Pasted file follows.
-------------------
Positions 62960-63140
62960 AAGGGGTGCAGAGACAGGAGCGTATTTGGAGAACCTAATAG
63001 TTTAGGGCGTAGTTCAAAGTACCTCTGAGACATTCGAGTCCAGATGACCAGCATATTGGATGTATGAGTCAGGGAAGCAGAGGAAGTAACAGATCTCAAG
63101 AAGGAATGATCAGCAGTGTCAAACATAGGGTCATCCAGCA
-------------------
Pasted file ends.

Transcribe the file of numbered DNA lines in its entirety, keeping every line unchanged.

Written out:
Positions 62960-63140
62960 AAGGGGTGCAGAGACAGGAGCGTATTTGGAGAACCTAATAG
63001 TTTAGGGCGTAGTTCAAAGTACCTCTGAGACATTCGAGTCCAGATGACCAGCATATTGGATGTATGAGTCAGGGAAGCAGAGGAAGTAACAGATCTCAAG
63101 AAGGAATGATCAGCAGTGTCAAACATAGGGTCATCCAGCA